According to our colleague Ahmed Alaa from the Al-Mesalla Organization, the situation can be compared to a chain reaction of falling dominoes. The primary reason behind this was the interference of the United States, which caused Al Qaeda leaders to move to Iraq and establish armed groups. Over time, these leaders transformed into Daesh, leading to the displacement and refugee crisis in Iraqi cities. The living conditions of these individuals are extremely poor, which could create a conducive environment for the emergence of a fifth generation of extremists who may be even more severe than Daesh.
The civil society movement’s impact was highlighted following the declaration of the conclusion of the war against Daesh. This was demonstrated through the 2019 Tishreen peaceful demonstrations, that lasted for over a year, resulting in early elections in 2021.
Wissam, a member of Tawasol Organization, stated ”that even one year after the early elections were held, there was still no clear mechanism for determining which party was the winner. Even today, there is ongoing disagreement on who won. This uncertainty in the electoral mechanisms defeats the purpose of holding elections in the first place. The Supreme Court interprets the Constitution based on the references of the new Prime Minister. The civil society in Iraq is still developing, and its ability to make an impact is far less than that of the authorities”.
Wissam further explains that many of the committees and specialized departments responsible for drafting and reviewing laws, and ensuring they are written in a way to minimize risks of corruption and legal gaps, are not authorized to participate in the process until the last moment, and only after agreements have been made by political parties. This only applies to critical laws, while other laws that are not relevant to these parties are delegated to the committees to handle.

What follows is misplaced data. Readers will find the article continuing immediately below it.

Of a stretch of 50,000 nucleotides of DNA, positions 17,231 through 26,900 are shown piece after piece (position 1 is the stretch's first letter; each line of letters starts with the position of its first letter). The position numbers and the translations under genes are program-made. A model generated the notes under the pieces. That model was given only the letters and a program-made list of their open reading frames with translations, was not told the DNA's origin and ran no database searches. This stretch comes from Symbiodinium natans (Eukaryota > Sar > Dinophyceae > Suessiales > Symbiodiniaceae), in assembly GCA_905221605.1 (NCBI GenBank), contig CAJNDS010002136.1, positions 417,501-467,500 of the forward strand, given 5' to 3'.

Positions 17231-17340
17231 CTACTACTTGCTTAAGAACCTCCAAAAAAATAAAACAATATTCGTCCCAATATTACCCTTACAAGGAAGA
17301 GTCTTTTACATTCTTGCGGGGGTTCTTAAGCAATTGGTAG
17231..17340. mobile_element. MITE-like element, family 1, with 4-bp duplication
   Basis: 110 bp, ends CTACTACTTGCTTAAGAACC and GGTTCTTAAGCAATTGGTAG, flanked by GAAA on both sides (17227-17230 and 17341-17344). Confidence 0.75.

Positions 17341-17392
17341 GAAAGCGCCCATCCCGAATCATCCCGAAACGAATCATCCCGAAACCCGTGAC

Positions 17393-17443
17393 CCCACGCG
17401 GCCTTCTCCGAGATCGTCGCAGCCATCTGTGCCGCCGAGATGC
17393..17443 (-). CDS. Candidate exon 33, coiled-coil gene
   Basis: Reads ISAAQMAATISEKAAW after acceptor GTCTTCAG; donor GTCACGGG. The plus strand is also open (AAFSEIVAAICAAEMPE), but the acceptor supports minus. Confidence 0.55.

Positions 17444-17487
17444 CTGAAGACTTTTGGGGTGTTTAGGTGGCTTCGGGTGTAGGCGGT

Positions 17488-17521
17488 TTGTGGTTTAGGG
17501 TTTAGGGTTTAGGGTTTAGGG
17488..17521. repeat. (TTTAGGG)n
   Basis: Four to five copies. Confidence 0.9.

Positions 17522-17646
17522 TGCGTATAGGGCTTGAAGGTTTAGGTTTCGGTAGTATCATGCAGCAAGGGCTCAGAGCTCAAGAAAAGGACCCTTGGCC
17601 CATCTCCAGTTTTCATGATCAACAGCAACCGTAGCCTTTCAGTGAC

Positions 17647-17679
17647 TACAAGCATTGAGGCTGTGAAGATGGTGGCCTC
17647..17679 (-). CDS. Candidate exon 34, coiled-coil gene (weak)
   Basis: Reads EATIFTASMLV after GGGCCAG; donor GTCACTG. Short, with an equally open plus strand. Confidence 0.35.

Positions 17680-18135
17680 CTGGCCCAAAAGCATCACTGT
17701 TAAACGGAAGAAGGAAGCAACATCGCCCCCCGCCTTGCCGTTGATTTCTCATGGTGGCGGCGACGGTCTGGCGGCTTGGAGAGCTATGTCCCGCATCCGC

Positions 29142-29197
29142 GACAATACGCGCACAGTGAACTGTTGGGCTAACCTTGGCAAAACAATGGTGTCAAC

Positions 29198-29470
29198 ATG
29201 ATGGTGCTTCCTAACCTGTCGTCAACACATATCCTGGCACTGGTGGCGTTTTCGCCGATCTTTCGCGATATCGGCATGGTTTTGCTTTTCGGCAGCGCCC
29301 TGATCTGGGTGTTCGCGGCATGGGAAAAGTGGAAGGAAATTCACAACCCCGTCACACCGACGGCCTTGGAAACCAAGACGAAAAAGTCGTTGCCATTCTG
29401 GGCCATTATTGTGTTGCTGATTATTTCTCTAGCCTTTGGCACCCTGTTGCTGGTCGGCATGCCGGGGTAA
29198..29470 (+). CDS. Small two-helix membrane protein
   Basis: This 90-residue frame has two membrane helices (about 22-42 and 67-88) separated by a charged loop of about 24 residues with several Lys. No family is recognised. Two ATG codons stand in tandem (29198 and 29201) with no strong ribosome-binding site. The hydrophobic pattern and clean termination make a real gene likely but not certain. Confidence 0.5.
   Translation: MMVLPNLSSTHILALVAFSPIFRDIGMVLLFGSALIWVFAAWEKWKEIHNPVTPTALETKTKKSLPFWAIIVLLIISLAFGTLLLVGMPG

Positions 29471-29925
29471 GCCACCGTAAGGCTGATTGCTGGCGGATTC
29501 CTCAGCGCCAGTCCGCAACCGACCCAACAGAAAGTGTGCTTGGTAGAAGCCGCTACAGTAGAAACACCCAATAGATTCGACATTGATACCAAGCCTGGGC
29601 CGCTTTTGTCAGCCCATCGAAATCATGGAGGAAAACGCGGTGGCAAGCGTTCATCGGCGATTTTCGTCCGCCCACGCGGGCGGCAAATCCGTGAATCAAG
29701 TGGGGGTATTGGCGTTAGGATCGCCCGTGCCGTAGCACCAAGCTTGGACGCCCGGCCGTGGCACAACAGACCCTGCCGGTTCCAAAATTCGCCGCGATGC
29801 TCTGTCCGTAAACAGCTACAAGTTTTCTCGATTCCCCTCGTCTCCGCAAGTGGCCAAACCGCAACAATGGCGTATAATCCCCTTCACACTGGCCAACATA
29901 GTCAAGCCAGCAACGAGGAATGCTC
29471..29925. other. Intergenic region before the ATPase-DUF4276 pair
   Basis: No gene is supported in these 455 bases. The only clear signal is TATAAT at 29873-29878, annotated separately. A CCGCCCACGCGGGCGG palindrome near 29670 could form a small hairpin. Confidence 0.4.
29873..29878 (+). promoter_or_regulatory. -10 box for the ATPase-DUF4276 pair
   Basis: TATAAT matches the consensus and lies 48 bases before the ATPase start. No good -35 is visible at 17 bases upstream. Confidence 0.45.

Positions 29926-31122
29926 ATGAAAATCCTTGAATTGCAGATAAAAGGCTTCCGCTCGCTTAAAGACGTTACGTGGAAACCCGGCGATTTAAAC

During our interview with Wissam, we asked for his opinion on the Saint Legue method of Election, which was later legislated for on March 27th. He responded by stating, “this is a very critical issue, and the decision-making process does not include as many stakeholders as possible. This is not only for the civil society but also for emerging political parties, syndicates, unions, and even academics. Unfortunately, most of the political party leaders, or at least some of them, insist on manipulating the electoral system to make their votes count and preserve their seats in parliament. They also aim to make the votes of emerging parties and independent candidates ineffective. They manipulate the first digit that will be divided on the list votes, according to the edited Saint Legue method, and not the original. This method is not legal and cannot be used in Iraq. It was designed to divide the parliamentary representation between the big parties and give minorities some representation.”
We asked the people we interviewed to leave one last message to anyone who is reading this article responses included:
“One thing I can add is that the strength of the Iraqi democratic movement has to be the backbone and the foundation of development in Iraq. The more resilient, the more solid, democratic, participatory and transparent the people’s movement in Iraq will be, the more the international solidarity movement will grow around it”.
“Iraq experience with war in 2003 and what followed it up to the ongoing wars, is an experience that we will never wish for any country to go through. That’s why there is a new generation today who speak out against any form of war and militarization and stands in solidarity with all the countries that are going through war, one of them is currently the Ukraine. I believe that politicians are able to solve any problem in the world diplomatically, if they believe that it can be solved that way, without having to go to war options”.
“We all can see the current government is trying to limit freedoms and civil rights with a package of laws such as the digital content list, or the modifications to the N.G.O.s law and the limits placed on organizations that meet with any international figures. This can only mean one thing: we in Iraq up until this moment, haven’t passed the first stage. Instead of carrying the country forward and promoting these practices, we can see that there are people in power who are trying to drag us backwards.”